How will Florida's latest insurance reforms impact P&C insurers?

Larger insurers stand to benefit but smaller companies face uncertain gains

How will Florida's latest insurance reforms impact P&C insurers?

Insurance News

By Mika Pangilinan

New tort reform laws recently signed into effect by Florida Governor Ron DeSantis are set to benefit larger property and casualty (P&C) insurers in the state, according to analysis by S&P Global Market Intelligence.

The reforms eliminate one-way attorney fees and fee multipliers. It also modifies bad-faith rules when insurers are sued, and changes standards regarding comparative negligence.

Signed into law on March 24, DeSantis said these changes are necessary to improve Florida’s litigation environment, which he described as a “judicial hellhole.”

Insurers also lauded the move, with several industry players stating that it will help address the affordability issues plaguing Florida’s property insurance market.

Now, a new report from S&P Global has identified the tort reforms as a beneficial move for the state’s larger P&C insurers such as Progressive, Allstate and State Farm. However, the question of whether smaller companies would reap the same benefits remains up in the air.

The report cited Piper Sandler analyst Paul Newsome, who noted that while the changes stand to bring a “pretty significant improvement,” it remains unclear how this should be quantified.

“I haven't found anybody who could give me a real number as to how big the improvement is,” Newsome told S&P Global. “I think that's still very much up in the air.”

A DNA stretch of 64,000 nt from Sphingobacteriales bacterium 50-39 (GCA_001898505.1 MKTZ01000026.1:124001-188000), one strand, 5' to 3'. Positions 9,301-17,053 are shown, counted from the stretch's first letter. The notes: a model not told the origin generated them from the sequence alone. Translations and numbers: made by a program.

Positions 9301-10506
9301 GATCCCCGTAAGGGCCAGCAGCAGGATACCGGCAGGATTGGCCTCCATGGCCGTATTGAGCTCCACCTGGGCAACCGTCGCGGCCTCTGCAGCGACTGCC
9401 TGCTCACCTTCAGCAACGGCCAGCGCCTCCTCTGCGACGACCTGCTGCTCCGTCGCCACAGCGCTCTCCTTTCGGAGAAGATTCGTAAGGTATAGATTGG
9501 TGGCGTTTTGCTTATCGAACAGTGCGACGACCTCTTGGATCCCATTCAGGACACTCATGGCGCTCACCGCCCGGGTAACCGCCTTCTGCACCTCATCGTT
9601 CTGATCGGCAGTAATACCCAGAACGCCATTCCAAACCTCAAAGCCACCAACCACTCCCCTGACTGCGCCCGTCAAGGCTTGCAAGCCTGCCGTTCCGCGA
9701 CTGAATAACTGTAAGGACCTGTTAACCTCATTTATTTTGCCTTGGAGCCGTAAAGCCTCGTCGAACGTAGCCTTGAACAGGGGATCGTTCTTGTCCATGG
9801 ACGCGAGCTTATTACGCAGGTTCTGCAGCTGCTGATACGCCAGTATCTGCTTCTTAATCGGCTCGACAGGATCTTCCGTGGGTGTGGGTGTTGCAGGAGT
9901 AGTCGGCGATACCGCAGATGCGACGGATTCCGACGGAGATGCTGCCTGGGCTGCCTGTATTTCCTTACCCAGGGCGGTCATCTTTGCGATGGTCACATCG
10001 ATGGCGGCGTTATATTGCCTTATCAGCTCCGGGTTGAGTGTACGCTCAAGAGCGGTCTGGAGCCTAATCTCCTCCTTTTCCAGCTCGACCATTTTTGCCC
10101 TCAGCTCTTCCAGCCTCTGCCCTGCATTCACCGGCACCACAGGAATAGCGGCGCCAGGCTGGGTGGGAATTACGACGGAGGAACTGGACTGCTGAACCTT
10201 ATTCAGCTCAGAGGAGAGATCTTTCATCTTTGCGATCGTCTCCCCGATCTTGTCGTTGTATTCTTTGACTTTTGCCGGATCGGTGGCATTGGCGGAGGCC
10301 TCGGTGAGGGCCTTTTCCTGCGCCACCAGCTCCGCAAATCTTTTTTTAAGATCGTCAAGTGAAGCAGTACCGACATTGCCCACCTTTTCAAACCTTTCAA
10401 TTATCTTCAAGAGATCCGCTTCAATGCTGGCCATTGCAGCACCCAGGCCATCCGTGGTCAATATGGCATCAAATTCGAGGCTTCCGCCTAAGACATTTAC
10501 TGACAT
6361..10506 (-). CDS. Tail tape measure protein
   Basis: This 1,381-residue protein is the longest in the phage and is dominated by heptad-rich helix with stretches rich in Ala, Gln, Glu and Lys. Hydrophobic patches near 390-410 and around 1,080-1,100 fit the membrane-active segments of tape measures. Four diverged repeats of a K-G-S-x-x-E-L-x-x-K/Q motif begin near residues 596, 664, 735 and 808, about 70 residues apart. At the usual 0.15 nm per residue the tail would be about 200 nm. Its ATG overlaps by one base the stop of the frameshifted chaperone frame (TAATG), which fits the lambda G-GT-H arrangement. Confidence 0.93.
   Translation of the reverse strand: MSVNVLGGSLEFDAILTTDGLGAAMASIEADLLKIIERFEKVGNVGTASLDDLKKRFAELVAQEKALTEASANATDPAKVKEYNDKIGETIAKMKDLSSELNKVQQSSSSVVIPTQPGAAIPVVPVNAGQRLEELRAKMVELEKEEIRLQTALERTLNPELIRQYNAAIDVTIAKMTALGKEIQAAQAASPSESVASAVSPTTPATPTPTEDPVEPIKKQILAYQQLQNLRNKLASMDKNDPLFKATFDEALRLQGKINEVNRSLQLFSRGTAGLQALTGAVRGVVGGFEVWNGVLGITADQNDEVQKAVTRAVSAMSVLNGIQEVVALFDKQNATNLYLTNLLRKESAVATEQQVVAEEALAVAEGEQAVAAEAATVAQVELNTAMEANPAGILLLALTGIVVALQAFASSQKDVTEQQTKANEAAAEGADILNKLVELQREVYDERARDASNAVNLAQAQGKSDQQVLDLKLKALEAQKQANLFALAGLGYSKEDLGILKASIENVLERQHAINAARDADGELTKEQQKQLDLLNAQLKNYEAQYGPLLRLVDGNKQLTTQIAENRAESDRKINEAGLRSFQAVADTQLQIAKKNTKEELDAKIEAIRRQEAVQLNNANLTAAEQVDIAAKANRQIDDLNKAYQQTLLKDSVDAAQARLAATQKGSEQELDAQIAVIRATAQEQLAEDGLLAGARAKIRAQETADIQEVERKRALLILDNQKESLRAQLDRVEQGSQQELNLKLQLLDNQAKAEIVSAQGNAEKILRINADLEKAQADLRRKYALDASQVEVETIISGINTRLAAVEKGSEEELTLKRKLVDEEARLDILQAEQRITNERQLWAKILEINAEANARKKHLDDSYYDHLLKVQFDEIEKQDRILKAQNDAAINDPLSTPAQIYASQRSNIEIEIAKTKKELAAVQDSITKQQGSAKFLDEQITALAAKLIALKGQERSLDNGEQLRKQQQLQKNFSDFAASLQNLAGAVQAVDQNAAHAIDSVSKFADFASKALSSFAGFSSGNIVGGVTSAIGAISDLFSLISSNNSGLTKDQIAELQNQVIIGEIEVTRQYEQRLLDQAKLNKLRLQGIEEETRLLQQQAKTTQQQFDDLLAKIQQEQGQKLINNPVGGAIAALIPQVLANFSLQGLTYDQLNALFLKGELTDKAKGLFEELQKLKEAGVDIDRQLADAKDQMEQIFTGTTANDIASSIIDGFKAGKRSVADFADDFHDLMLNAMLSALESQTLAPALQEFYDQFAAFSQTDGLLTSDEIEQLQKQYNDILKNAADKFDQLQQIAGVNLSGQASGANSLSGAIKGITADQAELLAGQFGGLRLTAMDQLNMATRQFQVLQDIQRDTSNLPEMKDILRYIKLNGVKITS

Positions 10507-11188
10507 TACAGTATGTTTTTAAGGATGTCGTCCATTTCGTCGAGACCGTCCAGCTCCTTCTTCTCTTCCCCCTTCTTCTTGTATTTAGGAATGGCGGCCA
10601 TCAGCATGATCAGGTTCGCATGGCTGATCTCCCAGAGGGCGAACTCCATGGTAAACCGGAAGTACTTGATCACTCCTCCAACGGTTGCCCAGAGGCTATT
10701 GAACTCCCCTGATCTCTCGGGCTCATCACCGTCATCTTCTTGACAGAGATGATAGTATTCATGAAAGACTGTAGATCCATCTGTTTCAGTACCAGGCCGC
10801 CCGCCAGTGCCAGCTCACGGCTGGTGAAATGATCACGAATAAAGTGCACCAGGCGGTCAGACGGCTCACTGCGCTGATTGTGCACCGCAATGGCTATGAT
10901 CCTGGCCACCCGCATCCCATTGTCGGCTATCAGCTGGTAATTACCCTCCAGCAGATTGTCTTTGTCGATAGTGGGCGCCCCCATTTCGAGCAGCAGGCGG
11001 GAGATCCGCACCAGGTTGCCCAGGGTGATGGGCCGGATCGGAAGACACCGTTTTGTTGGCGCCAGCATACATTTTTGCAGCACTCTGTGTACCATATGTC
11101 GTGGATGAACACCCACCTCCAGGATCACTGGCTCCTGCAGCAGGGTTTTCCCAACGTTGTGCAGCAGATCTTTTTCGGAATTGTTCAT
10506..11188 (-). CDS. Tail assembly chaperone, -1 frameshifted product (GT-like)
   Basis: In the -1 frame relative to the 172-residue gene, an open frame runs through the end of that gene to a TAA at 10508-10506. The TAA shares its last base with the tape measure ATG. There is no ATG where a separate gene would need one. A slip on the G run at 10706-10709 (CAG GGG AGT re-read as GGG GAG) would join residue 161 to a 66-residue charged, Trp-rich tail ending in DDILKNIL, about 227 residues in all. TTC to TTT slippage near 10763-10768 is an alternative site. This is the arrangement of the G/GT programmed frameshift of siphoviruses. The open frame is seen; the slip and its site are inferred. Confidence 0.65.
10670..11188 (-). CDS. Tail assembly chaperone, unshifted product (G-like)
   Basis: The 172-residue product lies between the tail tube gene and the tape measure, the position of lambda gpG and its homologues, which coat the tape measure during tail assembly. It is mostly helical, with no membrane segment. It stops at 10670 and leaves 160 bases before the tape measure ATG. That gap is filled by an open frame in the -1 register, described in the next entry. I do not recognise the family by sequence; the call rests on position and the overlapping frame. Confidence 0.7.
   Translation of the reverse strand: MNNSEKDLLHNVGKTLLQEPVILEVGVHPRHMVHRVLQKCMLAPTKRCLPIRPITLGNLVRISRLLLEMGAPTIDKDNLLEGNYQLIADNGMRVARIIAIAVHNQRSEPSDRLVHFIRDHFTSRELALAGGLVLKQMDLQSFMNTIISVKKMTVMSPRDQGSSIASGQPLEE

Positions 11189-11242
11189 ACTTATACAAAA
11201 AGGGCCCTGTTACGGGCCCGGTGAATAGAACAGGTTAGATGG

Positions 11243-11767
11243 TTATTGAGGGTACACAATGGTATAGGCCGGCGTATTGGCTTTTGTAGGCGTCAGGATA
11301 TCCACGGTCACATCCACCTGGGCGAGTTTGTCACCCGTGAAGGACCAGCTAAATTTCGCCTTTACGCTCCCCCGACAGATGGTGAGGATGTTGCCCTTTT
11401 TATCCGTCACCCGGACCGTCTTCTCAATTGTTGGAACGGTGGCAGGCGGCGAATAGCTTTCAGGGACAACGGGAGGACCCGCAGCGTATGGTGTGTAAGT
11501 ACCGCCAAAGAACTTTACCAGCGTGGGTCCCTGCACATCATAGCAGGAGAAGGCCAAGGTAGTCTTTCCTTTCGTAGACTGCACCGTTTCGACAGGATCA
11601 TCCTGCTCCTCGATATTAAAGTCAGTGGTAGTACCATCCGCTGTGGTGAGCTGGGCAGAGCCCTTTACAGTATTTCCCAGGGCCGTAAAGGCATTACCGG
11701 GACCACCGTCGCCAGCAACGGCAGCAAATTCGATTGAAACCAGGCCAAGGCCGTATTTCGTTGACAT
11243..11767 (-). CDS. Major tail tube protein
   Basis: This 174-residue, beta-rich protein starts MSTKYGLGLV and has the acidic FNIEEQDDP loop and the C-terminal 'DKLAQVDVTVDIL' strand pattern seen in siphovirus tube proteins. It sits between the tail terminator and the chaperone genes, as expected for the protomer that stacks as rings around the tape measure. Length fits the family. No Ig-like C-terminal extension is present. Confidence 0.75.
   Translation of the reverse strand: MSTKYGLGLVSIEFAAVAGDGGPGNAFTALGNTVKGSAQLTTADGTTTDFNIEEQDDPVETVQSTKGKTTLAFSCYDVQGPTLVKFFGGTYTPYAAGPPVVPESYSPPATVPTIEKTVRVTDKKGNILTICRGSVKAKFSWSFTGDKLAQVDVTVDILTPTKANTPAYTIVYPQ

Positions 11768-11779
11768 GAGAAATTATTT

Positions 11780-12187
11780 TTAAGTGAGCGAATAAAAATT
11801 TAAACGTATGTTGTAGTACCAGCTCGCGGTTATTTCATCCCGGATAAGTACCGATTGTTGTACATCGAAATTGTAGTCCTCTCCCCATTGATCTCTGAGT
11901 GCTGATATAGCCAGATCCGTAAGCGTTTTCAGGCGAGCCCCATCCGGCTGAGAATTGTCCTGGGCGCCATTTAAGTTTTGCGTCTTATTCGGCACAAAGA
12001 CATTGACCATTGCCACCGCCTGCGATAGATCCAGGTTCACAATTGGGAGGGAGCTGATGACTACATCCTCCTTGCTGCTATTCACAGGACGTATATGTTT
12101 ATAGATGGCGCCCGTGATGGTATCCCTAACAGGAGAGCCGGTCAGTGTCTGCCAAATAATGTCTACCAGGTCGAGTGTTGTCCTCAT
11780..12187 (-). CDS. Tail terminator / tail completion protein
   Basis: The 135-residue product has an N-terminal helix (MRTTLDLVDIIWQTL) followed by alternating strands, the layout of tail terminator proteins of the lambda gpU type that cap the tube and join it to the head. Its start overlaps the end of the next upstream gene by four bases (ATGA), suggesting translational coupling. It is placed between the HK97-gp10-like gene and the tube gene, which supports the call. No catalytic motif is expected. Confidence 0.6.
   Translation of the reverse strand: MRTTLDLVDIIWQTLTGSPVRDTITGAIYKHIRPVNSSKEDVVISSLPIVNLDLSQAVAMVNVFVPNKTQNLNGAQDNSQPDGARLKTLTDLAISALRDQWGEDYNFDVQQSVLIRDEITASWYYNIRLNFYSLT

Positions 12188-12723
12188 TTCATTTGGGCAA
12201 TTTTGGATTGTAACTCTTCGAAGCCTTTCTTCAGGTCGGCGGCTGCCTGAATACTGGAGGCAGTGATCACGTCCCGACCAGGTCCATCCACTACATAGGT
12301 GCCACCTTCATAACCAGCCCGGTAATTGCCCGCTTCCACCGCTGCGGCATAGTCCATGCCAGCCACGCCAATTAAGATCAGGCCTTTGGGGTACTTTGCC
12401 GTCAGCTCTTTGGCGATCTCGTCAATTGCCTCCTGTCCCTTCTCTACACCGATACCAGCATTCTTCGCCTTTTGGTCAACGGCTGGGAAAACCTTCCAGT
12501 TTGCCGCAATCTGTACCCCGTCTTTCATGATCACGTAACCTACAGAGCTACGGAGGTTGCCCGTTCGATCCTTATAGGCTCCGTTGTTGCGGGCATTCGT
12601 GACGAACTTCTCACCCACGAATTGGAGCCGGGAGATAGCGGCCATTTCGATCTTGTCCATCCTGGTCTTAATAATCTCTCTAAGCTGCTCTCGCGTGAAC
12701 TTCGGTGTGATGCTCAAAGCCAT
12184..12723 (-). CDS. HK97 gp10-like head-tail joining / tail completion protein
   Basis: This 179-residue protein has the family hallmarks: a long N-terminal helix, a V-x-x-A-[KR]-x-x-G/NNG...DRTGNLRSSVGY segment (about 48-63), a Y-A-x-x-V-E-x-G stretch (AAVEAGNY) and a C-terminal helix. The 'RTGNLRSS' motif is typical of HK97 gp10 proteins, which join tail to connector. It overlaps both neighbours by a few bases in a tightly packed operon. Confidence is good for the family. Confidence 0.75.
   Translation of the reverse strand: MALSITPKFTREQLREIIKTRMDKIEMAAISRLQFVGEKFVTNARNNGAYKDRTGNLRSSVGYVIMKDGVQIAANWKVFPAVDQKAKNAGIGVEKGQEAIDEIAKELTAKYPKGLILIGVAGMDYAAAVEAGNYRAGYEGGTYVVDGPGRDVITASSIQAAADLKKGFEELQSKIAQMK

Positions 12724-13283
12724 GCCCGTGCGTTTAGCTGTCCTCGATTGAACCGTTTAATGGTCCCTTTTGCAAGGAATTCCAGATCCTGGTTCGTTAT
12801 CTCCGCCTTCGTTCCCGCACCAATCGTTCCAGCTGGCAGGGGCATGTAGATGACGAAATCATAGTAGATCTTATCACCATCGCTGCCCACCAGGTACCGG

According to Newsome, larger companies like Progressive, Allstate and State Farm will find Florida’s reforms to be a “straight-up benefit,” noting that “at least it's a profitability improvement in a state where they've lost a lot of money.”

The benefits can also be realized by smaller companies like Heritage Insurance Holdings, HCI Group, and Universal Insurance Holdings, Newsome added, as well as some privately run carriers that he described as “kind of on the edge.”

Heritage CEO Ernesto Jose Garateix had recently said during a Q4 2022 earnings call that the company’s strategy will remain unchanged until Florida’s new legislation impacts its financial results.

“I am cautiously optimistic that it will accomplish the goals of the legislature, our governor and the state CFO to stabilize the Florida property insurance market and curtail abusive claim practices,” Garateix said.

Concerns about reinsurance renewals

In addition to Newsome’s analysis, S&P Global also highlighted insights from insurance consultant and former Florida deputy insurance commissioner Lisa Miller, who raised concerns about the upcoming June 1 renewal season.

Miller said Florida-domiciled carriers are “struggling to purchase adequate reinsurance” ahead of the June 1 renewals and called on DeSantis and the state’s legislature to introduce more state-sponsored reinsurance to bridge the gap.

The $3 billion Florida Optional Reinsurance Assistance (FORA) program that was established in 2022 falls short of what is needed to reinsure all risk in Florida, Miller said further, noting that a state-sponsored “reinsurance bridge” could “reduce homeowners’ rates about 15% versus the 30%+ rate increases we are seeing on top of the 2022 increases.”

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